Kidney Stones: Symptoms, Causes, Types, Treatment


One of the most excruciating pains one can experience is the colicky abdominal pain caused by kidney stones. They affect approximately 10% of the adult population.

Kidney stones

What Are Kidney Stones?

Kidney stones are medically called urolithiasis in general. They are called nephrolithiasis when they are located in one or both of the kidneys, ureterolithiasis if they are in the ureters and urolithiasis if they are located in the urinary bladder. They are crystallized substances that eventually harden and form stones. They can be as small as a few millimeters but can grow up to several centimeters big and obstruct the flow of urine.

What Causes Kidney Stones?

The development of kidney stones is multifactorial. The risk factors include age, lifestyle, race, geography, and even genetics.

Reports say that the highest incidence is in people who are 40 yrs and above. In one study, the mean age at the time of stone diagnosis was 45 years in men and 41 years in women, and the overall incidence ratio of kidney stones in men to stones in women was 1.73.

People who tend to drink less water tend to have increased risk in developing kidney stones because their urine is more concentrated and this predisposes them to formation of crystals and eventually kidney stones. Reports also found association between weight and stone formation. They observed that obese men and women have a higher risk to develop kidney stones. Persons weighing more 100 kg have a significantly greater chance of forming a kidney stone than those weighing less than 68 kg. Though it is not clear what types of stones are most prevalent in obesity, but evidence is suggestive of mostly uric acid stones. This may be due to the choice of diet of patients. On the other hand, it may also have an association with metabolic syndrome as obesity and hyperuricemia are both found in metabolic syndrome.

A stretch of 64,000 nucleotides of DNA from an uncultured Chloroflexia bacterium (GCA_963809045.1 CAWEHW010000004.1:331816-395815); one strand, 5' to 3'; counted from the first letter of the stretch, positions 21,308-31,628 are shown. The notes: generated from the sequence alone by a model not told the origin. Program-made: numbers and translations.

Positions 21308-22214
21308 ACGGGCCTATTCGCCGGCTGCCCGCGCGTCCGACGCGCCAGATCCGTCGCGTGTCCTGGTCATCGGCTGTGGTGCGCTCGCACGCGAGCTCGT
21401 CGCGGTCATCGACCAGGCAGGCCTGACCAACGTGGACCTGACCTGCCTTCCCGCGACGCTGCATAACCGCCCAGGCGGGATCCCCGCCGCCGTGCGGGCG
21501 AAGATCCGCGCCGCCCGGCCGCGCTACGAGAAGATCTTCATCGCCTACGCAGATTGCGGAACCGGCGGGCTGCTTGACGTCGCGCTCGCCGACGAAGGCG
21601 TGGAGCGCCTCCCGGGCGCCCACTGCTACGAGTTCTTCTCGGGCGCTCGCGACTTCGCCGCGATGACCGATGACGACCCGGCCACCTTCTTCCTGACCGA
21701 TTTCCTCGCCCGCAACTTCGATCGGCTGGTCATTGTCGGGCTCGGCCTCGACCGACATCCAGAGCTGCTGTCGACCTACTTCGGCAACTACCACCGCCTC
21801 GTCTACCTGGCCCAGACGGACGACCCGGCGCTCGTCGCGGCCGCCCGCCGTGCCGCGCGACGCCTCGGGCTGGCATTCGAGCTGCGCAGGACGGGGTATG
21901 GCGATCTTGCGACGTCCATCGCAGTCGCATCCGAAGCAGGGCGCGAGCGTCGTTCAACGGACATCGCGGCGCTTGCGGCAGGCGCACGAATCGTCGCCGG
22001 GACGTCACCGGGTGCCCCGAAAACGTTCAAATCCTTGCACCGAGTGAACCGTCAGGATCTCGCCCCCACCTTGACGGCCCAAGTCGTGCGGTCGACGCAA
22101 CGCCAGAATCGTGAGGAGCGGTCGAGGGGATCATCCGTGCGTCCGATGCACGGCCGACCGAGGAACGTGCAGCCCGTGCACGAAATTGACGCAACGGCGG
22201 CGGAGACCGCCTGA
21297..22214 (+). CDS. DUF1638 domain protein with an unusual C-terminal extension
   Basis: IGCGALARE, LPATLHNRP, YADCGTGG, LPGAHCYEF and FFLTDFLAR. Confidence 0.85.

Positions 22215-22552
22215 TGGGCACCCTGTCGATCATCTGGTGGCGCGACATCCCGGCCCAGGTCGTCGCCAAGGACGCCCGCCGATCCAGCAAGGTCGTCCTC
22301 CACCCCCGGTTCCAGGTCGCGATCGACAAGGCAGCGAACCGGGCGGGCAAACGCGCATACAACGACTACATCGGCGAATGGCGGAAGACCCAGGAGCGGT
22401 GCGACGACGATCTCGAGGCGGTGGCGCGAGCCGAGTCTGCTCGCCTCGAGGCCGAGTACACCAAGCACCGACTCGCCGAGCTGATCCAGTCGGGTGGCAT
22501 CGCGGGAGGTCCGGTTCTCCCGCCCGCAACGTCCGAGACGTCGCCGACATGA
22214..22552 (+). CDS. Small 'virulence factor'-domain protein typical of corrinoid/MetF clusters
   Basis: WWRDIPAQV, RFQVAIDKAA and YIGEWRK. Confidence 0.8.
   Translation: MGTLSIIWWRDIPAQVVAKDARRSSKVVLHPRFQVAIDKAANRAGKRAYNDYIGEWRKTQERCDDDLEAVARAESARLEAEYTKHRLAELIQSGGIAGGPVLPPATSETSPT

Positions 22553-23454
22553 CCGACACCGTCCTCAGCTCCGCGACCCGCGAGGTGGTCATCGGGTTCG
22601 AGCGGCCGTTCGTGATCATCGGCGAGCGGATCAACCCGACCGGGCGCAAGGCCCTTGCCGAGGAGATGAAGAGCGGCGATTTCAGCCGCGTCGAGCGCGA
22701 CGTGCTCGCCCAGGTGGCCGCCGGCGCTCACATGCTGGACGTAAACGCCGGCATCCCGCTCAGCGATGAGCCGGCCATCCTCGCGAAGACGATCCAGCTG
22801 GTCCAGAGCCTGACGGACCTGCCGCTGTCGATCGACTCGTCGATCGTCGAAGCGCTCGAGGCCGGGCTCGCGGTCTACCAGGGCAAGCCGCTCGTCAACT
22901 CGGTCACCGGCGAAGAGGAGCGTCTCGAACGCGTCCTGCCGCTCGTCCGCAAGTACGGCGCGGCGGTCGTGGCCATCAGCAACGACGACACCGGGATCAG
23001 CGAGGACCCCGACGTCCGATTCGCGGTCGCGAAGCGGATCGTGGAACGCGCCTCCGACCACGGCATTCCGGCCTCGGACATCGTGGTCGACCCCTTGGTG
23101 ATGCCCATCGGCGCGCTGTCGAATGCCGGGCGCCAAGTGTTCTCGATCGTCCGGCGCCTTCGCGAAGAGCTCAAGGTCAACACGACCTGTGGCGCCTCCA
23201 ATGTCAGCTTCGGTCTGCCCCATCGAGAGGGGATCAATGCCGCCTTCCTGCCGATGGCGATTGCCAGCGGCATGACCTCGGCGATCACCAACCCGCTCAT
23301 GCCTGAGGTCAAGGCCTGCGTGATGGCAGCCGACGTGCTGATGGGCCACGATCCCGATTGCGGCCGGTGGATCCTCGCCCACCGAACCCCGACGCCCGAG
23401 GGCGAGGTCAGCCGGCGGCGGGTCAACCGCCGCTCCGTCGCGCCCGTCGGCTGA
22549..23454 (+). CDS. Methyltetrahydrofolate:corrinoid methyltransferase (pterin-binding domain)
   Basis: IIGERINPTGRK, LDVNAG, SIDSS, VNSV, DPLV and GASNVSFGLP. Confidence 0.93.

Data show that non-Hispanic white people have more kidney stones than do non-Hispanic black people and Mexican Americans at all ages while Hispanics and Asian people only have intermediate risk.

Certain geographical areas with greater sunlight exposure such as in the tropical countries lead to an increase in insensible losses through sweating because of the hot weather. This in turn may result in more concentrated urine and the increased risk of kidney stone formation. In addition, sun exposure enhances vitamin D production, which may predispose individuals to increased risk of developing calcium stones.

Genetics may also play a role in kidney stone formation. Genetic disorders that are associated with increased risk of kidney stone formation include primary hyperoxaluria, Dent disease and cystinuria. These patients tend to have recurring kidney stones that has started since childhood.

Types Of Kidney Stones

Calcium stones are the most common type of kidney stone. They comprise nearly 80% of kidney stones. They are made of calcium compounds, especially calcium oxalate. Calcium phosphate and other minerals also may be present. Conditions that result to high calcium levels in the body, such as hyperparathyroidism, excessive intake of supplements of calcium and vitamin D, and some metabolic bone diseases increase the risk of calcium stones. Inability to regulate calcium balance due to kidney failure can also increase calcium level and predispose to calcium stone formation. High levels of oxalate also increase the risk for calcium stones.

Struvite stones are usually associated with urinary tract infection. About 10 to 15% of kidney stones are struvite stones. They are usually larger than the other stones and may sometimes form into a staghorn calculi. Women are affected more than men because of their higher risk of urinary tract infections.

Uric acid stones composed about 5 to 10% of kidney stones. They are made up of uric acid, a waste product of the body that should normally be passed out in the urine. Increased levels of uric acid in the body, called hyperuricemia, can be due to increased intake of food or drinks that are high in uric acid or an inability of the body to excrete uric acid. This can be caused by a low urine output (decreased urine) from different causes such as dehydration, increased insensible water loss that is inadequately replaced with enough water intake, or even kidney failure. Hyperuricemia can also be caused by increased alcohol consumption, gout, or other diseases such as an inflammatory bowel disease.